The Chef didn't have a good night's sleep last night, and as a consequence neither did I. She was up bright and early to do all of her hand washing whilst I made yet another early visit to the shower block. All was quiet this morning, though I did make sure the cubicle door was securely locked.
The only thing I wanted to do today was to go down the road to visit the model railway site (GPS: N40.053116 E0.072556). We had visited it on a few occasions when we've been down here during the winter, but never really seen it running, and this being our last planned visit to mainland Spain I wanted to see it before we left.
Our efforts were not in vain. They were firing up a steam train when we arrived, and by the time we left it was really quite busy with three trains running giving lots of happy kids and their parents a ride around the track which, due to clever design, is quite a long one.
Then it was a walk along the promenade and back home for lunch. We both agree that we'll miss these lovely blue skies, the blue sea, and the lovely warm sunshine, but at the same time it will be good to get home. This has seemed a very long trip, and has been hard work for most of it. That's why we never call them holidays, always trips.
Lunch was toasted baguette from yesterday topped with peanut butter (that's me) and jam.
Next it was the cleaning of the cab glass both inside and out ready for our leaving on Tuesday morning. We need to be away early so anything we can do beforehand is helpful.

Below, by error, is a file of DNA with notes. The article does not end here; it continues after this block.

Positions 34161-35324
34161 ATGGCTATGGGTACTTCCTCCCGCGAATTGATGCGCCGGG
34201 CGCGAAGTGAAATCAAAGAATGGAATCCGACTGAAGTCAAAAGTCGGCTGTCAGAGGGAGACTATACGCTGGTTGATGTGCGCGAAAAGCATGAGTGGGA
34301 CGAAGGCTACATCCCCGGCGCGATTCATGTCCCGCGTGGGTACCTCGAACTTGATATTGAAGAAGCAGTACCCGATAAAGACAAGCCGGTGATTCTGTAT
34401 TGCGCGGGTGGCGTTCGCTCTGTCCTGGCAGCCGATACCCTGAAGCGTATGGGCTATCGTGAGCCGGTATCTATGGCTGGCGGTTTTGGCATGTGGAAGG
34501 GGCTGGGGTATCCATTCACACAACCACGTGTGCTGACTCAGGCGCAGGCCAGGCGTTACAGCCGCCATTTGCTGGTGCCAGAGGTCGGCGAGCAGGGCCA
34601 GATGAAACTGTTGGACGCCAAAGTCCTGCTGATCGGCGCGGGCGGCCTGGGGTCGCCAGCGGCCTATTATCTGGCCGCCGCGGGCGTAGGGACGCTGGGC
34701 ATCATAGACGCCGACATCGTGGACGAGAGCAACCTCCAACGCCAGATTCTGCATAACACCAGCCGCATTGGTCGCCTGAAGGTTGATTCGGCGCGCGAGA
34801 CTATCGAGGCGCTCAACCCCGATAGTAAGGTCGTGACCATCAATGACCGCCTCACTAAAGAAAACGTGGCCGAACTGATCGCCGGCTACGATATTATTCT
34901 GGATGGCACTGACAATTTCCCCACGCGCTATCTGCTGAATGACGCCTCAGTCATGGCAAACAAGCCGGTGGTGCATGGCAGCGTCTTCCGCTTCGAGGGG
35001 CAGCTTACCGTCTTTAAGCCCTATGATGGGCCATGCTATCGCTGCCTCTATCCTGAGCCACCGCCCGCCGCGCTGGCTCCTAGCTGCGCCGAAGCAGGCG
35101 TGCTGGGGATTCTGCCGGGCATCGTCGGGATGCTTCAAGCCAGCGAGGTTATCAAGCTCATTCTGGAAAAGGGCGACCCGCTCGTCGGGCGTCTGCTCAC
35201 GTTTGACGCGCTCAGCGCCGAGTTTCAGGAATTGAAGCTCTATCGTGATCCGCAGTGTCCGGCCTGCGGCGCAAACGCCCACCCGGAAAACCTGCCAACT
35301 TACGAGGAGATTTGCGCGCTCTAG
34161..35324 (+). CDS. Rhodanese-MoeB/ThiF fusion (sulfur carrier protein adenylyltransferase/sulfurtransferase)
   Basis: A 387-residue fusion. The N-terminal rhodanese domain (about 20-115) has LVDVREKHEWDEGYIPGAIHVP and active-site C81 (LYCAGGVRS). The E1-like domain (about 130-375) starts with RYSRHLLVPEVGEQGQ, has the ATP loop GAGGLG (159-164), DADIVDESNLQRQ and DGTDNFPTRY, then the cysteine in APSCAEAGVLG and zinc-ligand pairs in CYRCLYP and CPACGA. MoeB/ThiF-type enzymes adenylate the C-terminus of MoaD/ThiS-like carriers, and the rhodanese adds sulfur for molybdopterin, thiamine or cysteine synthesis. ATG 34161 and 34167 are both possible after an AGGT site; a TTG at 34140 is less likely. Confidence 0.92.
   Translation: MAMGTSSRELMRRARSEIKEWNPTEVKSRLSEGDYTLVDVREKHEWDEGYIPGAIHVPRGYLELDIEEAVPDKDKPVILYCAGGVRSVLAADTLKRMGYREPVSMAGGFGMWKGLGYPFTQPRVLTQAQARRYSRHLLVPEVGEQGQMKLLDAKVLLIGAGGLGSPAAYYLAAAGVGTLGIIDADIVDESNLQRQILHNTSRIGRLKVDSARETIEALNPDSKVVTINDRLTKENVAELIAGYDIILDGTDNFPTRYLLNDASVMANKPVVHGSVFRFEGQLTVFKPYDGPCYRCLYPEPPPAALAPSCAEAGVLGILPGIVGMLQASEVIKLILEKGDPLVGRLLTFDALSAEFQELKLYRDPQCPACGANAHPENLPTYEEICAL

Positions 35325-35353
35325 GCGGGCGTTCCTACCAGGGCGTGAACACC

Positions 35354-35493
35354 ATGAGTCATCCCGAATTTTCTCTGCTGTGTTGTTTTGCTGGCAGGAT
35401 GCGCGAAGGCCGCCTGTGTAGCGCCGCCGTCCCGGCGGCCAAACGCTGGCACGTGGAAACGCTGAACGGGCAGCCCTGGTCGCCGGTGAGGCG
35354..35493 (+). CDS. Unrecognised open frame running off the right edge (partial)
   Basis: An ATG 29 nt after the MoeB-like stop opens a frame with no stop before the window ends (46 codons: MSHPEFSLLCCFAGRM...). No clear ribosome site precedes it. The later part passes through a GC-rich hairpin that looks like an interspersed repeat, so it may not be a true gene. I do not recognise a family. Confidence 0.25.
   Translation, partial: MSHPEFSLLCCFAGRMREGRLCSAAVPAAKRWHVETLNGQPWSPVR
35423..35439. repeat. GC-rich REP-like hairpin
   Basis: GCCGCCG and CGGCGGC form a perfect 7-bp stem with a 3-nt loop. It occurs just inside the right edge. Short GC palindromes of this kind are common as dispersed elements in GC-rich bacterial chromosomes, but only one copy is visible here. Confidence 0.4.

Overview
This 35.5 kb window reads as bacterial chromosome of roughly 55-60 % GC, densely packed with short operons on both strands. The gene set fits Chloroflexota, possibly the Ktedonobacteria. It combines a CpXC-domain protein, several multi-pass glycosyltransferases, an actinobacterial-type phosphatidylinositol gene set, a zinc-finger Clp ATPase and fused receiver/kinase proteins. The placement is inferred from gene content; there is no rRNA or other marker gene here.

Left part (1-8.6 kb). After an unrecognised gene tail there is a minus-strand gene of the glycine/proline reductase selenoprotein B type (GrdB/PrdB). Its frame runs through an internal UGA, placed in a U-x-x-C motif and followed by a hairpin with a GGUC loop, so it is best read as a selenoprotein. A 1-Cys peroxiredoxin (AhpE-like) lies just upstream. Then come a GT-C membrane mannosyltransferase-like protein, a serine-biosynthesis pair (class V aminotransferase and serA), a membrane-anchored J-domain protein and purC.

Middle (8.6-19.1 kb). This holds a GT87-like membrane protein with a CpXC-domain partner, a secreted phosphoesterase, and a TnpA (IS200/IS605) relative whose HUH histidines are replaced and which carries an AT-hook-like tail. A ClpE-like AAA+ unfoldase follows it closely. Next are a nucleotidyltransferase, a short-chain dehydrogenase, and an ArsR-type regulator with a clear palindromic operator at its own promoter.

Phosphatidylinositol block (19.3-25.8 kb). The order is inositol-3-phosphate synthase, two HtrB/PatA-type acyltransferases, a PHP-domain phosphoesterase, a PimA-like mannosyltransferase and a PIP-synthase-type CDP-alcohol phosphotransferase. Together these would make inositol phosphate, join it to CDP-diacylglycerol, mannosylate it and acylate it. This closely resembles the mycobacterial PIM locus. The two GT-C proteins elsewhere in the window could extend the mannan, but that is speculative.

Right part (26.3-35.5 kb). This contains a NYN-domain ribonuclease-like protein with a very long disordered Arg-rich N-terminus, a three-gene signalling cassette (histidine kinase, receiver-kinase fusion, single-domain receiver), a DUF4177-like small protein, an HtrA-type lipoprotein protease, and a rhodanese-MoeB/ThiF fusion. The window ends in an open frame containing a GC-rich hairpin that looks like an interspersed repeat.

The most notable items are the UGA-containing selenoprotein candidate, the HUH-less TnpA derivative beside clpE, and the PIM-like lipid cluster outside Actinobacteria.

I've charged all the important bits and pieces as well. It's surprising just how many things we carry which require charging, this is important at this stage as our plans include four nights without hook-up before we board the ferry to Portsmouth from Santander.
The campsite has been pretty quiet today, helped by the fact that it is just about full leaving no vacant spaces for Spanish campers and their noisy kids. Every cloud has a silver lining.
We have never been to Spain before at this time of year, it's always been during the winter months ranging between December and early March. The makeup of campers both here and back along the Costa's has been a noticeable reduction in the number of Brits and far more Dutch. It is difficult to know, what with Brexit and the pandemic, whether this balance will be the new norm. Maybe with the restriction of up to 90 days in the EU in every 180 days on a rolling calendar may mean that Brits are holding fire until the worst of the winter months arrive back home and then come down. Either way it won't be our problem after this trip.
We haven't even been up to the Petanque pitches during this visit, mainly because we didn't bring our set of balls along (they're quite heavy) and because it would only be a brief hello and goodbye to any old faces we saw up there. We felt it was better to leave well alone and tell ourselves that all those friendly folk we used to play with, all survived the Pandemic and are either here and playing or will arrive in the coming weeks. Sometimes it's just best not to know.
Tomorrow we will return the free hire bikes and go for a nice long farewell walk along the beach before returning to the campsite to finish off any outstanding chores, which will include trying to book our lateral flow tests for day 2 of our arrival back in the UK.
Tonight's offering from The Chef is soon to be a rack of ribs which we bought at the local supermarket, lots of BBQ sauce and some fries.